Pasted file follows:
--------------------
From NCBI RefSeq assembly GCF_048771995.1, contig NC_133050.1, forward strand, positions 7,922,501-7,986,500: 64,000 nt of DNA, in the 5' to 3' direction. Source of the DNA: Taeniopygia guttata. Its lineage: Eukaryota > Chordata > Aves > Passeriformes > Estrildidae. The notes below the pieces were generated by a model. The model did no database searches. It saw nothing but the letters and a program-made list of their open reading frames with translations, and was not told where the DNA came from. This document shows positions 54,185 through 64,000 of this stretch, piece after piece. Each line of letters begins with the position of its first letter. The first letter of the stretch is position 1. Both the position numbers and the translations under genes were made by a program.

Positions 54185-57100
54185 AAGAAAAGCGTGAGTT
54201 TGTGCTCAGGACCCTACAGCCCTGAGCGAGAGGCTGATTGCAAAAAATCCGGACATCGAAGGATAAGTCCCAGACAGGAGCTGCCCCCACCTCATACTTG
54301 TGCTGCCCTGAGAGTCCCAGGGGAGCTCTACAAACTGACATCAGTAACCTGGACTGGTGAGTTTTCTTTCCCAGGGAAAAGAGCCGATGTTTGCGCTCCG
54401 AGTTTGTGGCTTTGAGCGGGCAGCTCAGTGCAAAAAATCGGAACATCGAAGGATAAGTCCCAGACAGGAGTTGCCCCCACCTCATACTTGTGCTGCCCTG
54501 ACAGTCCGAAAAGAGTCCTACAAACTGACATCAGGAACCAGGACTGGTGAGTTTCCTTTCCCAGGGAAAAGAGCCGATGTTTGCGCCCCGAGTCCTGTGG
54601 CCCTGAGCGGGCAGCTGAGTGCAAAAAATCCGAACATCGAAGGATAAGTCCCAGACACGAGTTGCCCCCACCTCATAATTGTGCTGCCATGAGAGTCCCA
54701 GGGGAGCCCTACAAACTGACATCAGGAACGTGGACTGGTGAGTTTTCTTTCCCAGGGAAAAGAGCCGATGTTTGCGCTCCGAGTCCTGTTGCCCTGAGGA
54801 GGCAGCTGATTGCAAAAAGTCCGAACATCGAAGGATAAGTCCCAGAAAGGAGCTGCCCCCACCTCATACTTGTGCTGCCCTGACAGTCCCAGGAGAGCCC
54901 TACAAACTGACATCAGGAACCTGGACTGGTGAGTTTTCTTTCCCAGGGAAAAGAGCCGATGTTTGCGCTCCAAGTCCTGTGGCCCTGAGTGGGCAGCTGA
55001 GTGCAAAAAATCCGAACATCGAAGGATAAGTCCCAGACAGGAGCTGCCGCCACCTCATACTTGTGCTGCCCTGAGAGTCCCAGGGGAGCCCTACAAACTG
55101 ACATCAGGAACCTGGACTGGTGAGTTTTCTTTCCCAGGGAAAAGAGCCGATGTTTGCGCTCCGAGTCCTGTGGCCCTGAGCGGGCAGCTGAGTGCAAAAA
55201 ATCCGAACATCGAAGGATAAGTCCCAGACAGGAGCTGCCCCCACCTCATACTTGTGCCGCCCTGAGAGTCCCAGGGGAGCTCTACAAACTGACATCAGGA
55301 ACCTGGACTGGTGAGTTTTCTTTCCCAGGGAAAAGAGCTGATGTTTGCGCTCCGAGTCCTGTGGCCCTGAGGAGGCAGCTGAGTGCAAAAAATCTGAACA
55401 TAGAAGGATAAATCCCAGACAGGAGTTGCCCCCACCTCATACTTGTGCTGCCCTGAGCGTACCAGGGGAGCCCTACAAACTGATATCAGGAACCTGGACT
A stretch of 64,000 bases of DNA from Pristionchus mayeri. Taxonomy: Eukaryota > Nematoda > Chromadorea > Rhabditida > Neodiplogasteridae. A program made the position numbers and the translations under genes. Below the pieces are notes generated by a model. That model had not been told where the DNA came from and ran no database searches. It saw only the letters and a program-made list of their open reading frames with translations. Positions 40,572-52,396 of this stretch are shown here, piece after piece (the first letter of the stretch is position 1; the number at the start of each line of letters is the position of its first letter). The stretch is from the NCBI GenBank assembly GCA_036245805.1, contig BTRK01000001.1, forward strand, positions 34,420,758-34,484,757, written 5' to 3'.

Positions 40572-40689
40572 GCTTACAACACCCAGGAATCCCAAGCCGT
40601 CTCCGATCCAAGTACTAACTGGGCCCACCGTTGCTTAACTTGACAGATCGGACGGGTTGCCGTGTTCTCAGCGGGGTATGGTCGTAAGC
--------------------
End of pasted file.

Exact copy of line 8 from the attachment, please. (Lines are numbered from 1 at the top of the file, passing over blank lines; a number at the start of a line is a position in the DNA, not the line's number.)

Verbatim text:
54601 CCCTGAGCGGGCAGCTGAGTGCAAAAAATCCGAACATCGAAGGATAAGTCCCAGACACGAGTTGCCCCCACCTCATAATTGTGCTGCCATGAGAGTCCCA